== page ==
Is Albert Einstein finally dead?He goes on to explain how string theory, supersymmetry, landscape, multiverse, unified field theory, etc. are all dead. Work in these directions has failed, even if many don't want to admit it. Peter Woit and Sabine Hossenfelder have comments.
Yes. The old sage took his last breath and muttered his last indecipherable words, in German, on April 18, 1955. But lately he has been dying a second death, if one believes a new spate of articles and papers bemoaning the state of contemporary physics.
Never mind the recent, staggering discovery of gravitational waves: ripples in space-time that Einstein predicted a century ago, and which indicate the universe is peppered with black holes that shred and swallow stars.
No, something much deeper than gravity or quantum theory, Einstein’s other misbegotten legacy, is at stake.
More than anyone, it was Einstein who set the goal for modern science: the search for a final theory of everything, a “unified theory,” he said, that would explain why there was no other way to put together the universe than the one we seem to live in.
Or, as he famously put it, “What interests me is whether God had any choice in the creation of the world.”
Roll over, Albert.
Einstein's goal of a unified theory was foolish anyway.
But the amount of this dark energy is smaller than the predicted value of the cosmological constant by a factor of 1060. ...Wait -- there is a prediction for the density of dark energy, but we don't know anything about it? So how was the prediction made?
According to them, atoms — the stuff of you, me and the stars — account for only 5 percent of the cosmos by weight. Dark matter, of which we know nothing except that its collective gravity sculpts and holds the galaxies together, amounts to 25 percent.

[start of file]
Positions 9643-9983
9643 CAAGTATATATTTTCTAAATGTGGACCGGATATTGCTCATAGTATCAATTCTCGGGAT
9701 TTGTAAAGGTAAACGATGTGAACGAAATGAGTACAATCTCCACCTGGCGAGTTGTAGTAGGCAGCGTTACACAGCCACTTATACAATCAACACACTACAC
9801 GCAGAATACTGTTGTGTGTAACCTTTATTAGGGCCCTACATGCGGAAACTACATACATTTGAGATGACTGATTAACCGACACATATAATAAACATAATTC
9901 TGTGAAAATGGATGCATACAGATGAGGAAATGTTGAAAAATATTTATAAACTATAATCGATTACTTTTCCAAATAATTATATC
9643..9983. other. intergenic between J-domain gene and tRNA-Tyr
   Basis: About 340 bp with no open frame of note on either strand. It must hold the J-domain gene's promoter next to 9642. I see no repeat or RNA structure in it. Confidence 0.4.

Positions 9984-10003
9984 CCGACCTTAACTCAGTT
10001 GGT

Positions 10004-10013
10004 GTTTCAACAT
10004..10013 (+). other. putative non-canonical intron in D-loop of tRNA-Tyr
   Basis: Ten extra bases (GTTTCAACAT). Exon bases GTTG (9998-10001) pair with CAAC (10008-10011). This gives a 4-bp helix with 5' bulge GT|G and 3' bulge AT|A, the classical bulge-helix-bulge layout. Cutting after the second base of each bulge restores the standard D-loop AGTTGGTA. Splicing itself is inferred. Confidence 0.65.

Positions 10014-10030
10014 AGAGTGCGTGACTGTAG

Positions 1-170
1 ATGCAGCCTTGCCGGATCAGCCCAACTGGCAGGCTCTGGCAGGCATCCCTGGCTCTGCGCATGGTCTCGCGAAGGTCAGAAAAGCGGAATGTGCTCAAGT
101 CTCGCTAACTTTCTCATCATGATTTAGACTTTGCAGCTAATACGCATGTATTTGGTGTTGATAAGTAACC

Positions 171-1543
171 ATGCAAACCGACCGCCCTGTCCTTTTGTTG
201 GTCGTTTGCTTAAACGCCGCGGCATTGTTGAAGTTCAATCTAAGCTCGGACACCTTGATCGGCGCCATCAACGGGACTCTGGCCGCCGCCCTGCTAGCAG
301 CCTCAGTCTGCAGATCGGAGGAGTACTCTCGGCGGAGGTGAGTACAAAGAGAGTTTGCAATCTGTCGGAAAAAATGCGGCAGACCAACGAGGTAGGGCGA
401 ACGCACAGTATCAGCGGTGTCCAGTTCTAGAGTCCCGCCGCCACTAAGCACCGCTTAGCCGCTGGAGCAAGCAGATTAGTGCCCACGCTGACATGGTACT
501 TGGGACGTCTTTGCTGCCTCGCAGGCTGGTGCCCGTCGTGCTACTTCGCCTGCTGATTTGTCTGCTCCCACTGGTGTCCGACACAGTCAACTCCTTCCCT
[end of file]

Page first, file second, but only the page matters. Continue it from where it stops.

The remaining 70 percent is dark energy, pushing everything apart; we don’t know anything about that, either. We only know that this “dark sector” exists because of the effect of its gravity on the luminous universe, the motions of stars and galaxies.
A theory that leaves 95 percent of the universe unidentified is hardly a sign that science is over.
We actually know a lot about dark matter and dark energy, and it is possible that we now know essentially all that we will ever know.
Dark matter has gravity, but does not interact with electricity or light. Its gravitational effects are well understood. What else is there to understand?
Dark energy could be the zero point energy of the vacuum. All quantum systems have such a zero point energy. We can't derive it from first principles, or from the geometry of a Calabi-Yau space, but quantum theory suggests that we should expect it. It appears to be homogeneous, isotropic, and Lorentz invariant. It is just the energy of the vacuum. There may be no more to explain.
Maybe we don’t understand gravity after all, some astronomers say. “I worry that we deify Einstein too much,” Stacy McGaugh, an astronomer at Case Western Reserve University, told Gizmodo in June.We definitely deify Einstein too much.
If scientists want any gift for the holidays, it’s some new physics that would break the stalemate of these “standard models” and provide new clues to our existence.This is like a medical researcher hoping to discover some new disease, or the CIA hoping to discover some new terrorist network, or a computer scientist hoping to find flaws that destroy our information infrastructure.
If the disease is already out there killing people, then sure you want to figure out how to diagnose and treat it. But why would you hope for the disease?
Physicists have figured out the four fundamental forces. The big problems have been solved. That is a good thing, not a bad thing. Am I supposed to hope that the laws of physics are wrong just because some bored physicists don't have anything to do? That seems to be what Overbye and everyone else are saying.